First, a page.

While Sawyer suggested there is “financial hardship” in keeping the building the way it is because there is no way to recoup money to offset the mortgage payments and taxes, commissioners argued that the owners actually caused some of the damage by allowing a SWAT team to train in the building and by doing asbestos abatement before they had permission to raze the house and leaving it exposed to the weather without siding.

Sawyer told The Times the house was already unlivable. He said when they went for a building permit, they were told to have an asbestos inspection. When that showed the house was loaded with asbestos, “we hired a firm to go in and remediate inside and out.”

Asked why siding wasn’t replaced after the abatement was complete, Sawyer said, “Why would we go and spend money to fix up the exterior when we’re trying to demolish the building?”

The Copeland board voted 5-0 to reject the request for demolition with Amy Billings, a direct abutter, joining the vote despite her apparent conflict. Minutes from that March 18, 2019 meeting indicate Billings told the committee she could be impartial.

Asked if Billings should have voted, Copeland chair Gail Barmakian said that’s a question for Billings.

In a phone conversation, Billings said had she not voted as a representative of the parks department that day, there would have been no quorum for a vote. She said the Sawyers did not object at the time to her voting. Billings did sympathize with the Sawyers about the process, which is complicated by the many boards involved. “It’s very tricky. I wouldn’t know where to begin either,” she told The Times.

As a member of the Cottage City Historic District Commission, Billings recused herself from the discussion when the project went before that panel. She did offer her thoughts as an abutter.

In his email, Sawyer specifically calls Billings, an abutter at Cottage City Appliance and a member of the Cottage City Historic District Commission, saying she was a “constant and outspoken critic” of the project.

Billings declined to comment on the record to The Times about the overall project citing her conflict being on the commissions and being an abutter.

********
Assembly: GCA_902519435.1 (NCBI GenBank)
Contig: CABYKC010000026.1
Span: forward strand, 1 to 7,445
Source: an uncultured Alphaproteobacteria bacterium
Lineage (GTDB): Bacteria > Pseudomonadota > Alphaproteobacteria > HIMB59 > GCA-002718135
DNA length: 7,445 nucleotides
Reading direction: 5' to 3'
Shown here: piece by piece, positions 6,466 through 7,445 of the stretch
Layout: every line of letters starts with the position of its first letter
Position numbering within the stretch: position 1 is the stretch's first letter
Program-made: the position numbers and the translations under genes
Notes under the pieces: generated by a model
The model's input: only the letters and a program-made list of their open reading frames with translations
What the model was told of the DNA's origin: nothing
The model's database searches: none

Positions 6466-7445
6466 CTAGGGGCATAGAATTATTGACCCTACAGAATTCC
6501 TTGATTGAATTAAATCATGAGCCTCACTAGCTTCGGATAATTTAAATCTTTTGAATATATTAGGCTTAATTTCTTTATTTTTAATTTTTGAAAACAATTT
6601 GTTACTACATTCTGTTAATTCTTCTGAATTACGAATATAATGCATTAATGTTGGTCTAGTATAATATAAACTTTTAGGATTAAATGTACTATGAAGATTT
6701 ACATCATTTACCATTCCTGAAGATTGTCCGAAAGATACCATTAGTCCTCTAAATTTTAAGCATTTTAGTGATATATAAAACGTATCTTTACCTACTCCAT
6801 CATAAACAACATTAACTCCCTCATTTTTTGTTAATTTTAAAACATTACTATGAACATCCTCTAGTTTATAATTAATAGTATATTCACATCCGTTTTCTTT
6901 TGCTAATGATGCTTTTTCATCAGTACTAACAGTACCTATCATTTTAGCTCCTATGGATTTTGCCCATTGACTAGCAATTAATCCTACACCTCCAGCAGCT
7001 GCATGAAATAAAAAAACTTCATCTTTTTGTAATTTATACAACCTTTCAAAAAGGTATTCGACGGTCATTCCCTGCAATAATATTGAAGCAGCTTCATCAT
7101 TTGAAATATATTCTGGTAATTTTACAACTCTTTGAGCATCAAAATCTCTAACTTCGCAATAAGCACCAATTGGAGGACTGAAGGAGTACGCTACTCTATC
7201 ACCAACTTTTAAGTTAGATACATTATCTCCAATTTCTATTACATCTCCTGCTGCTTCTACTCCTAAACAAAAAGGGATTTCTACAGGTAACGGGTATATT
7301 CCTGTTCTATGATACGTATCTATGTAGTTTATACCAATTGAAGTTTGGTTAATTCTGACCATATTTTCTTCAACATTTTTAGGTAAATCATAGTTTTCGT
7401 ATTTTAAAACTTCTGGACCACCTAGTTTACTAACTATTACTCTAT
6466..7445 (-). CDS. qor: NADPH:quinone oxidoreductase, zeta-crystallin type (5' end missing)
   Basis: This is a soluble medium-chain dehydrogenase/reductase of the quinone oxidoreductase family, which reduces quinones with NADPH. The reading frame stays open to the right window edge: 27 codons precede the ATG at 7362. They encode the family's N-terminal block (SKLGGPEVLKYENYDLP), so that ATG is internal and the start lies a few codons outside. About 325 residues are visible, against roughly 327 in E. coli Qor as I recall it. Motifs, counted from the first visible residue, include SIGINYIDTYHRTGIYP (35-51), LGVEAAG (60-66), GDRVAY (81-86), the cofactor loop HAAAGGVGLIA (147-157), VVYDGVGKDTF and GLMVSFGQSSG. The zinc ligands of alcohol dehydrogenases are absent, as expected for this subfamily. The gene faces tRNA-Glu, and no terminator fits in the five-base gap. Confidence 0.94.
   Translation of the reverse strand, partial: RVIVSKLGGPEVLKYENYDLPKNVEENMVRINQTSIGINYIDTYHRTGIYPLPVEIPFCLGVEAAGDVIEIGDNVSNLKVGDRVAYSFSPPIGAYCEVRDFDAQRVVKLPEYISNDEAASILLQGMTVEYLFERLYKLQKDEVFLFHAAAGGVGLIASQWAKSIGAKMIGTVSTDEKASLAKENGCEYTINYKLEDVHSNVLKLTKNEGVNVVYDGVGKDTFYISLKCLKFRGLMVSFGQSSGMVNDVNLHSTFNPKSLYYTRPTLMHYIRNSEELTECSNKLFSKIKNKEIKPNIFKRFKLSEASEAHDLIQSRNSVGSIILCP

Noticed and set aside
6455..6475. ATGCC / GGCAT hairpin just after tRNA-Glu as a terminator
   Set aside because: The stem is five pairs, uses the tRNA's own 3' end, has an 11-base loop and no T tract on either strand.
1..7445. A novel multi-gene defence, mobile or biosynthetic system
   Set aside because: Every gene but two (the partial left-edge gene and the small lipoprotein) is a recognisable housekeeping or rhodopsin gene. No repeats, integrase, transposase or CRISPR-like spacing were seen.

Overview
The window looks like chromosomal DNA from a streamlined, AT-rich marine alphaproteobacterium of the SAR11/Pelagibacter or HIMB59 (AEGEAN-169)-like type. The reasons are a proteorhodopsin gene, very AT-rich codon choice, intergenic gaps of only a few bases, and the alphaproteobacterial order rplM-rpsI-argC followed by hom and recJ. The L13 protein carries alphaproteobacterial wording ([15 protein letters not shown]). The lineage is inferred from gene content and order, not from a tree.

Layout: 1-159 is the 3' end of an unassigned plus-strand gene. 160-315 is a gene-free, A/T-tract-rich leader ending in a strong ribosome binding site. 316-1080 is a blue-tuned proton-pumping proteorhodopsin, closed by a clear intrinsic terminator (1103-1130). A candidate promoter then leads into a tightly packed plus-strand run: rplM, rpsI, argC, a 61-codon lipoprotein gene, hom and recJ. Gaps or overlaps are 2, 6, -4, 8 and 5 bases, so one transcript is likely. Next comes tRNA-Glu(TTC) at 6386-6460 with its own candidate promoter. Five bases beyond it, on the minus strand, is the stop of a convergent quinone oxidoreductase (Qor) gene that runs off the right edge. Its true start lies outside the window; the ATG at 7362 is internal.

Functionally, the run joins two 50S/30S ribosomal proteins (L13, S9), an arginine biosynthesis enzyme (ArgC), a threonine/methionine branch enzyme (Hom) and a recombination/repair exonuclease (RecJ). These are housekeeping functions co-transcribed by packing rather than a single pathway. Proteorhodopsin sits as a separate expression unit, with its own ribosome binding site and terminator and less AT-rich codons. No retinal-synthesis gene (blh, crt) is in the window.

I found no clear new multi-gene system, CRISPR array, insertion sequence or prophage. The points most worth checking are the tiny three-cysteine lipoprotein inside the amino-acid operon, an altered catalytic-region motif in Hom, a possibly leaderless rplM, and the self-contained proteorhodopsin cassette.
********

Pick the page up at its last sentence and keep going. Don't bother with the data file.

Barmakian said she has not seen Sawyer’s email as it went to the Cottage City commission. As for Copeland’s role, she said they took a vote based on what they knew at the time.

“When the state gave its conditional [40B] approval, one of the issues that had to be addressed was to deal with the demolition issue because there was the decision not to demolish the building,” she said. 

Sawyer never reapplied to Copeland for a demolition permit, she said. She added that letting a property intentionally go into disrepair is grounds for not allowing such a permit.

Sawyer, whose push to have the lot rezoned commercial at a town meeting was rejected, called the residential zoning for 3 Uncas “spot zoning” — noting it’s in a neighborhood that includes the appliance store, a bank, and Barn, Bowl & Bistro.

An original plan to have a drive through bank window as part of the site was scaled back to just an ATM by the Sawyers after negative feedback from the town.

“In sum, we merely sought to demolish this ramshackle and uninhabitable house in its horrid state of disrepair and create beautiful new workforce housing units,” Sawyer wrote. “Because of the affordable nature of this proposed project there is no room for frivolous and wasteful expenses as requested by CCDH in order to keep this project reasonably profitable. This is a sad saga and both the town of Oak Bluffs, the Martha’s Vineyard community, and we all lose.”

Sawyer told The Times he’s not sure what he’s going to do with the property. “We haven’t decided yet,” he said. “It’s a nightmare to make it work for us financially to renovate the existing house.”


  1. This is so upsetting to read. There seem to be two sets of standards for people wanting to demolish houses. I’ve read about approvals for beautiful homes to be demolished and they were given the ok, yet this dilapidated eyesore has value? Something is seriously wrong here.

Comments are closed.